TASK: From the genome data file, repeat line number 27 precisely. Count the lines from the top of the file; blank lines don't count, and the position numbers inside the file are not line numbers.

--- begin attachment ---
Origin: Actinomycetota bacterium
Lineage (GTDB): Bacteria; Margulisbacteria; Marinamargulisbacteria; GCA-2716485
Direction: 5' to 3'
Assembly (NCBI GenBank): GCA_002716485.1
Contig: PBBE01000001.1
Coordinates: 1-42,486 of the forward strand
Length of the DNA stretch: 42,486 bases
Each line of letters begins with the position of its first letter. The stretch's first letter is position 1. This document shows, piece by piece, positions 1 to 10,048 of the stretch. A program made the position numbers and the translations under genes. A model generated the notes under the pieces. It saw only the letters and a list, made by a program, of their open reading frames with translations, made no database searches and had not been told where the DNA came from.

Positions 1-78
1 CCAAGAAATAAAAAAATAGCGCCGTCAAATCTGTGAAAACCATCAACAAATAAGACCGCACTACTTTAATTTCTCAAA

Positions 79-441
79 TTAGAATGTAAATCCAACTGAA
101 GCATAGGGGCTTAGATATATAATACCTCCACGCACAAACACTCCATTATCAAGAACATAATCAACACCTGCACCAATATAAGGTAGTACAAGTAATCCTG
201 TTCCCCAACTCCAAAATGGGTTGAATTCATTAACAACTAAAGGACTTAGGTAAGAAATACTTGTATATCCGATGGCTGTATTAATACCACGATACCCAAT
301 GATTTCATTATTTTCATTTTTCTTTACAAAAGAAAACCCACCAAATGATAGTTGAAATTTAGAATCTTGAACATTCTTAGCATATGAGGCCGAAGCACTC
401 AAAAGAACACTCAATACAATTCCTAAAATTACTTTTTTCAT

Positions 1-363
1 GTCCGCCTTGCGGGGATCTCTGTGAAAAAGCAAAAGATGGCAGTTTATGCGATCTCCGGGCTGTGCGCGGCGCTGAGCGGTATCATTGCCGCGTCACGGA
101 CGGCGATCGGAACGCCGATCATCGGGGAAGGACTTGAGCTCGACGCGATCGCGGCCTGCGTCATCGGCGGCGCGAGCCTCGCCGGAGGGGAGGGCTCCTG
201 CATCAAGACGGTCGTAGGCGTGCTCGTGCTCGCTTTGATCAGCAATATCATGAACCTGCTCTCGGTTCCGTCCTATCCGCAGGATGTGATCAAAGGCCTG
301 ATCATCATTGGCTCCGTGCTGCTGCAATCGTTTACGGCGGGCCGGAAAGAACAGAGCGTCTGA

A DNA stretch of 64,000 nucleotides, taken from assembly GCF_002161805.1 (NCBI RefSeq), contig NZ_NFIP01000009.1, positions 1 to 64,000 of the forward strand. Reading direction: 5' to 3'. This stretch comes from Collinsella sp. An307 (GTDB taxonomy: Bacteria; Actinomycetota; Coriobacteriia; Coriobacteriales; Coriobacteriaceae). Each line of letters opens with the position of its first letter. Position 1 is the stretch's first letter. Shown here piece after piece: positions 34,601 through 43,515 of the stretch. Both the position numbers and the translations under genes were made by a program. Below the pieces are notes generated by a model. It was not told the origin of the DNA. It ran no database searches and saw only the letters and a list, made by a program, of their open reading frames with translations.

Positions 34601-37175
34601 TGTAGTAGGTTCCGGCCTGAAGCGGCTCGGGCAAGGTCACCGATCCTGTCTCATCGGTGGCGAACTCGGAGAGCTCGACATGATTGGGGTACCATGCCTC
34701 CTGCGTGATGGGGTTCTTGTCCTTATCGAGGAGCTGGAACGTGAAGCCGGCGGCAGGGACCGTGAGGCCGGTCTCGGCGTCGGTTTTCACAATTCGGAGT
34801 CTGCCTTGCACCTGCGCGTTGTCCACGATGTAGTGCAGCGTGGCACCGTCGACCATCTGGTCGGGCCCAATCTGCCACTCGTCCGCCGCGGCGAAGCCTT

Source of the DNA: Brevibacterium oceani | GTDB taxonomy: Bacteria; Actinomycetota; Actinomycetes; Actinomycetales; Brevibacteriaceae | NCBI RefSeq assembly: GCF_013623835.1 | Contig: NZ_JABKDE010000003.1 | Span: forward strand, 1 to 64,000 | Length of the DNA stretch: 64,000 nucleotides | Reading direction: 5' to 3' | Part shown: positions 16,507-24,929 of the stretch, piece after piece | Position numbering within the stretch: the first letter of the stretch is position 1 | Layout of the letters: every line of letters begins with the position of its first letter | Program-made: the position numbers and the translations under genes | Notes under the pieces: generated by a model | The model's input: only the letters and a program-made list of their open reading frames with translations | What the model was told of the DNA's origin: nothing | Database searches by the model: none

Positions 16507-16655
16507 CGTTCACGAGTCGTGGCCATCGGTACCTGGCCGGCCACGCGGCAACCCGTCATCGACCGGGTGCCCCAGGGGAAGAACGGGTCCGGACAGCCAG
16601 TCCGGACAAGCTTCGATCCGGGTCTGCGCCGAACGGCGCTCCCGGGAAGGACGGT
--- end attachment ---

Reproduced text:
Source of the DNA: Brevibacterium oceani | GTDB taxonomy: Bacteria; Actinomycetota; Actinomycetes; Actinomycetales; Brevibacteriaceae | NCBI RefSeq assembly: GCF_013623835.1 | Contig: NZ_JABKDE010000003.1 | Span: forward strand, 1 to 64,000 | Length of the DNA stretch: 64,000 nucleotides | Reading direction: 5' to 3' | Part shown: positions 16,507-24,929 of the stretch, piece after piece | Position numbering within the stretch: the first letter of the stretch is position 1 | Layout of the letters: every line of letters begins with the position of its first letter | Program-made: the position numbers and the translations under genes | Notes under the pieces: generated by a model | The model's input: only the letters and a program-made list of their open reading frames with translations | What the model was told of the DNA's origin: nothing | Database searches by the model: none